This data is also interesting because of the ways it can be interpreted. Knowing that 20% of players move more than 50 miles for college, we can consider that 80% of recruits are willing to travel 50 miles for college, so the effective recruiting population 50 miles from a point source (i.e. city) is 0.80 * the population AT the point source. Breaking up the data into 50 mile increments like this I was able to generate sufficient data points to find a curve to approximate the data. For players within 900 miles, their "willingnes" was fit (e.g. using a program like Matlab or Octave) by a 4th Order Polynomial with the equation:

Scaling Factor = 3.416E-12*(dist^4) - 8.4923E-9*(dist^3) + 7.9684E-6*(dist^2) - 0.0037495*dist + 0.99514; dist = Miles

For locations 900 - 2000 miles away from a source I used a 4th order polynomial (previously a 5th order fit, but the 4th order one is just as good) (note: for distances greater than 2000 miles I used 2000; I don't think this impacts the data much as you're dealing with pretty small numbers of recruits (~97.5% are within 2000 miles)). Incidentally this equation actually provides a better fit from 850 miles and up (hence it was used for population sources 850 or more miles away):

Scaling Factor = 6.7229-14*(dist^4) - 4.8981E-8*(dist^3) + 1.3361E-6*(dist^2) - 0.0016649*dist + -.85197

So what do these equations mean? Does it matter that they are "fourth order" or "fifth order"? No, they merely enable us to use a continuous equation to calculate the scaling factor (between 0 and 1) for any distance from a source to any other spot on the map. The recruit data with the two fits is shown below (note the fit from 900 - 2000 miles should not and does not fit the data well at short distances):

The other issue, which is perhaps the most difficult problem to quantify, is how to factor in the competing influences of other schools. The simplest method is to consider each school as being an equal "recruit sink", in other words we can call it a "negative population source". Each college then has an equal share of the total population, if you have 12,000 athletes, each of the 120 schools has a share of 100 of them, therefore each college will be read in as a point source of -100.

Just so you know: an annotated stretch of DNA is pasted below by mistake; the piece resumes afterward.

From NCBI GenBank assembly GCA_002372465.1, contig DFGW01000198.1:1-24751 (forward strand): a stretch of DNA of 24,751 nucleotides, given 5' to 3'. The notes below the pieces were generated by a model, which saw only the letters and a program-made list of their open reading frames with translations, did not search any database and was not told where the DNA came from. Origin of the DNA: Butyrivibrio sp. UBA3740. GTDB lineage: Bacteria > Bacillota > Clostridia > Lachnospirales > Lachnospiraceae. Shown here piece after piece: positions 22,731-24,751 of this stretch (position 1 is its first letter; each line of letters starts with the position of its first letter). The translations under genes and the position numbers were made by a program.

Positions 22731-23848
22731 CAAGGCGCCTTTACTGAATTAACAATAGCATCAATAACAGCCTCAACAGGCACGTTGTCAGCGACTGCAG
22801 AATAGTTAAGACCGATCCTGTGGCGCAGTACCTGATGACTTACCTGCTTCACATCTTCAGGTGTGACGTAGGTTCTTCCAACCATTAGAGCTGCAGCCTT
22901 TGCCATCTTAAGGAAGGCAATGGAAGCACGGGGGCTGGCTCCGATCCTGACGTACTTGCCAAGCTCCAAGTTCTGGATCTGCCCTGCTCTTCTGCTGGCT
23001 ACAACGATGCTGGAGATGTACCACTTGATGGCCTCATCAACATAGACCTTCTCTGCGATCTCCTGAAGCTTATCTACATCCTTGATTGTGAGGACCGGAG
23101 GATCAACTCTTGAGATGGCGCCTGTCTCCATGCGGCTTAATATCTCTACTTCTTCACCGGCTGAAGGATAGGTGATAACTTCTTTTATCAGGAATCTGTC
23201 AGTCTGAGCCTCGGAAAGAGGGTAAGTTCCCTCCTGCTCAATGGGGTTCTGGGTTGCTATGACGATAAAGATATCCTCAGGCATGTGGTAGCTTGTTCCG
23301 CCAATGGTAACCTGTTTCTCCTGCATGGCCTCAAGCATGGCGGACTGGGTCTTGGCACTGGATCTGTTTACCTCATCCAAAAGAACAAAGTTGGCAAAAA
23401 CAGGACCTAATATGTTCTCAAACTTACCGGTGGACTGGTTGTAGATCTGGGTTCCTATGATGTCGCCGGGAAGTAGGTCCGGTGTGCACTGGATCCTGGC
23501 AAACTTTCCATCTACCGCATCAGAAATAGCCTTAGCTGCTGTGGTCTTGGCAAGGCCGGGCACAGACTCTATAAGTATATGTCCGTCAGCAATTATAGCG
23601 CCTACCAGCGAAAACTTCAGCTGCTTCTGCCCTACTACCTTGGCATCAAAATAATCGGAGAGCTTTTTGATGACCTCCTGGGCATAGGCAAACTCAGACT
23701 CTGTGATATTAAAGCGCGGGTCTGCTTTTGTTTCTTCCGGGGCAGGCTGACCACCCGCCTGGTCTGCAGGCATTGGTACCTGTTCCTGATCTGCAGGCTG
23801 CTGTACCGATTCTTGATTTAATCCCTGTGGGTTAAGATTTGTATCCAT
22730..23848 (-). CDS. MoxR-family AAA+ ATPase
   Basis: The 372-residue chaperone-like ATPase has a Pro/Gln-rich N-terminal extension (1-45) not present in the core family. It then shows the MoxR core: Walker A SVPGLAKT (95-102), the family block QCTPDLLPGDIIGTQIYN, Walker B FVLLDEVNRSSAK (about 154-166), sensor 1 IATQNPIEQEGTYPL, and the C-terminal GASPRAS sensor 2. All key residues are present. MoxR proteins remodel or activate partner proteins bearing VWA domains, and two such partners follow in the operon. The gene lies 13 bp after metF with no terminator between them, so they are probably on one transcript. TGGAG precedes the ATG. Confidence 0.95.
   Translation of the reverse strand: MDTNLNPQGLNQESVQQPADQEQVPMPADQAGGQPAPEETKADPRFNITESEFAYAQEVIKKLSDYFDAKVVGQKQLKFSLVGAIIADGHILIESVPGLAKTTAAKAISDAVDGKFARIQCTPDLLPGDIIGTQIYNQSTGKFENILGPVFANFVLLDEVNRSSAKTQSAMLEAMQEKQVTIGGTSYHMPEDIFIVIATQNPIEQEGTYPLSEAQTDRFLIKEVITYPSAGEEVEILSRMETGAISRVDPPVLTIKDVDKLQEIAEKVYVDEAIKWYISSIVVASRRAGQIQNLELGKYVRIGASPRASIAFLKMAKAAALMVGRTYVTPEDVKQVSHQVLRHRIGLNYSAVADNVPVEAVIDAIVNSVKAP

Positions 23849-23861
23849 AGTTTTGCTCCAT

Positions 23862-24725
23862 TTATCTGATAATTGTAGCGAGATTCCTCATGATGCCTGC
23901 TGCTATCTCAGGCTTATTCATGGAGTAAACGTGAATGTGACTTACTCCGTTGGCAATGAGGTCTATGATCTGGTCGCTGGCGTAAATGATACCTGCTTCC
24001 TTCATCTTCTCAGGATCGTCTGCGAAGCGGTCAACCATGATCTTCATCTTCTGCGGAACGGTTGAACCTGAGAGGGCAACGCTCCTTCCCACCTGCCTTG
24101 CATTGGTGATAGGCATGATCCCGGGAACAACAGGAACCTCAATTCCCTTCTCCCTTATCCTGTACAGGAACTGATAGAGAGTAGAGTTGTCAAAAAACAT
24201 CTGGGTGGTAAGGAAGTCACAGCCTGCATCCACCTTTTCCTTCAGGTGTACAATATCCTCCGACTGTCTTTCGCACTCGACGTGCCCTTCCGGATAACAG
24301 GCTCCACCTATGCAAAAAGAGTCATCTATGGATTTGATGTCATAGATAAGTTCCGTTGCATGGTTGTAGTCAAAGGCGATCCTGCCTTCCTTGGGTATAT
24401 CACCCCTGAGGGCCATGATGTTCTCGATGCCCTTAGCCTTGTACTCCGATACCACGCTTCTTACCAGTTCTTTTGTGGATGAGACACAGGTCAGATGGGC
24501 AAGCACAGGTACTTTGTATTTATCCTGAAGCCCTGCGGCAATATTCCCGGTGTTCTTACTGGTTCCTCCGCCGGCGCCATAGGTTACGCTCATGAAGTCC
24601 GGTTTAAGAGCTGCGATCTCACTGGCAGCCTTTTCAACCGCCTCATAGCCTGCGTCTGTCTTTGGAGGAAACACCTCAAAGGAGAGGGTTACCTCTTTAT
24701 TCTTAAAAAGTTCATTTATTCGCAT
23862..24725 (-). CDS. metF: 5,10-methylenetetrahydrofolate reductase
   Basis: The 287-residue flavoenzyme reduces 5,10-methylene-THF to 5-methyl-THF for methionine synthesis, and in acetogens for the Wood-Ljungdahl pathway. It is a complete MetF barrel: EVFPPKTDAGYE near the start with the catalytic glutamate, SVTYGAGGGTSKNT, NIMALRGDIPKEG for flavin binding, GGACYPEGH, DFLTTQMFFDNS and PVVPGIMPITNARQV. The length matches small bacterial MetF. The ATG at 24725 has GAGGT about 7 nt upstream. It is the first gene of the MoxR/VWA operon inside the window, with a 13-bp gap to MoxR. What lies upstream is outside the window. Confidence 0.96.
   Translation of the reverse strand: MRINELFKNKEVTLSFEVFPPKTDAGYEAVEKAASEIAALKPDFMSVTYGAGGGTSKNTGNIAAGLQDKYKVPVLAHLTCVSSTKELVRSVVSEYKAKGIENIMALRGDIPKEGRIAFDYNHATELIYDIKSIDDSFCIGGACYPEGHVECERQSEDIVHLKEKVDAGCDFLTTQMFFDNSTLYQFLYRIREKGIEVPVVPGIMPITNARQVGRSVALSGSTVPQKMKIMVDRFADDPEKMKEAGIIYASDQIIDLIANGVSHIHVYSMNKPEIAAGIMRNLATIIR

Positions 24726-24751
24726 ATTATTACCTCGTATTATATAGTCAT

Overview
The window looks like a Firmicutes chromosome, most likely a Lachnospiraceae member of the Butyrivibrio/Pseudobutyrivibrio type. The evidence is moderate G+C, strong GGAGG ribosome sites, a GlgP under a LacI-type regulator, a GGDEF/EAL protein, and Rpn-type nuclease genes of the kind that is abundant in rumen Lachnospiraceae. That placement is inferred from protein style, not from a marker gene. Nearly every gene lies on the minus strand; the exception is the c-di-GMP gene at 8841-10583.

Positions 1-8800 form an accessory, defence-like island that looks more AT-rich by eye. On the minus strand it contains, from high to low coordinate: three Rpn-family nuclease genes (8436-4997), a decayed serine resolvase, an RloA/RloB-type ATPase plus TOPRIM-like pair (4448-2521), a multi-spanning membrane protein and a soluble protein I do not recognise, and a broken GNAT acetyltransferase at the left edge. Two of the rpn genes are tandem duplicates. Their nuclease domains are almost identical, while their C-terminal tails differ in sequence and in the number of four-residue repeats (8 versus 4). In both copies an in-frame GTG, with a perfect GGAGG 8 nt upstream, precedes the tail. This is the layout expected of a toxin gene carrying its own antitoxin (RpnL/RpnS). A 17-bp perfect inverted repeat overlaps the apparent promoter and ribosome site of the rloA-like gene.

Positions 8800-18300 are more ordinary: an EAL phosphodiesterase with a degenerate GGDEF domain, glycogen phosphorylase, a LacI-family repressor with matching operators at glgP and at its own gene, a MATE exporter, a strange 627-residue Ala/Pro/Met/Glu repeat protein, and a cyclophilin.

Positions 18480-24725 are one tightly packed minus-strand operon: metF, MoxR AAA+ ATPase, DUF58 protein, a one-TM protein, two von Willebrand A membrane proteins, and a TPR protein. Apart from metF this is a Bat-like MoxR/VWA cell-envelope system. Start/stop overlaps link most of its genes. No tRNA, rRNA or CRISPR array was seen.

While simple, this equality assumption is not very realistic; e.g. many recruits when given the chance between Kent State and Ohio State will opt for the latter. A few quantifiable criteria can be used then to scale the competing influence of such schools, "prestige factors" if you will, e.g. whether or not they play in a "Big 6" conference, their winning percentage over the last decade, total number of program wins, et cetera.

Figure 1 - Using a linear decay of population, i.e. Scaled Pop. = Pop / Distance, where distance is the total distance in miles divided by 150 + 1 (the plus one eliminates huge inflation at very low distances). 150 miles is arbitrarily chosen, but generally yielded reasonable results for many of the decays.

Figure 2 - Using a quadratic decay of population, i.e. Scaled Pop. = Pop / Distance^2, where distance is the total distance in miles divided by 150 + 1 (the plus one eliminates huge inflation at very low distances). The differences between quadratic and linear are quite apparent with the quadratic decay map nicely showing the major metro areas.

Figure 3 - Using an exponential decay of population, i.e. Scaled Pop. = Pop * exp(-Distance), where distance is the total distance in miles divided by 150 + 1 (the plus one eliminates huge inflation at very low distances). Metro areas are even clearer here and lots of white patches are visible due to the sharp dropoff in the exponential function.